Teaching Students About Mark Harris

Educating students about influential figures is critical for nurturing their interest in history, arts, and culture. One such notable individual to consider teaching students about is Mark Harris, an accomplished American author, critic, and educator. This article provides a comprehensive guide to introducing students to the life and achievements of Mark Harris and how his work can inspire them.

Early Life and Education

Begin by providing students with information about Mark Harris’ early life and upbringing. Born in 1922 in Mt. Vernon, New York, Harris grew up during the Great Depression and developed an interest in journalism at an early age. He completed his undergraduate studies at the City College of New York and later earned his Master’s degree from the University of Denver.

Career Achievements

Mark Harris was a prolific writer who penned over two dozen novels throughout his career. You can discuss some of his most famous works with your students:

1. ‘Bang the Drum Slowly’ (1956) – This novel follows the story of a professional baseball player facing terminal illness. It showcases themes such as human relationships, empathy, and dealing with adversity. The book later became a successful movie adaptation, cementing Harris’ legacy as a influential author.

2. ‘The Southpaw’ (1953) – This was Harris’ first novel in his renowned baseball series that centered around the protagonist, Henry Wiggen. The book explores themes such as ambition, friendship, and life choices.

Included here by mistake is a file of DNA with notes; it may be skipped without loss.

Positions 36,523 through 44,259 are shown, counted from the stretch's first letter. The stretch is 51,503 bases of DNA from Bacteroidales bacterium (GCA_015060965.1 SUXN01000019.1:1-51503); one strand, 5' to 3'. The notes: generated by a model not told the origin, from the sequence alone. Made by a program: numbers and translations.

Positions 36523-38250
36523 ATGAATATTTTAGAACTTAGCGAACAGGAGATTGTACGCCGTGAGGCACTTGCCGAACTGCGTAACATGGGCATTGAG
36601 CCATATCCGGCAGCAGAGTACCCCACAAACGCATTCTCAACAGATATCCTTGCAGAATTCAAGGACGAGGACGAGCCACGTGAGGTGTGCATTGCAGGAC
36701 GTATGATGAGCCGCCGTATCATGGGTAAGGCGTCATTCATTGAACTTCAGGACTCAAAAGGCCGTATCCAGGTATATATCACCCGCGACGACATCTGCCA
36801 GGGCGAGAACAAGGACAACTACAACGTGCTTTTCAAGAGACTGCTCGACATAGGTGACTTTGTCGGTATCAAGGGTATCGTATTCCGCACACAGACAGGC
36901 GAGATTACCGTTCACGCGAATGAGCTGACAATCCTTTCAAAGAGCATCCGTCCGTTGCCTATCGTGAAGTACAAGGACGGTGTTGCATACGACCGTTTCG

3. ‘Something About a Soldier’ (1957) – A non-baseball novel by Harris focused on soldiers during World War II, diving into human nature and exploring characters’ moral dilemmas.

In addition to his career as an author, Mark Harris also made significant contributions as an educator and literary critic. He taught creative writing at several universities across the United States and played a vital role in shaping young writers’ careers.

Key Themes and Discussion Points

When discussing Mark Harris with your students, consider exploring some of the major themes and ideas found in his work. This can serve as a springboard for meaningful classroom discussions and writing assignments:

1. Perseverance and overcoming adversity: Discuss how Harris’ characters persist through difficult circumstances, demonstrating resilience.

2. The importance of friendship: Throughout his writing, Harris often emphasized strong bonds between characters, highlighting how friendship can serve as an anchor during challenging times.

3. Moral dilemmas and personal growth: Many of Harris’ works explore ethical questions that his characters must grapple with, providing opportunities for students to evaluate their own beliefs and values.

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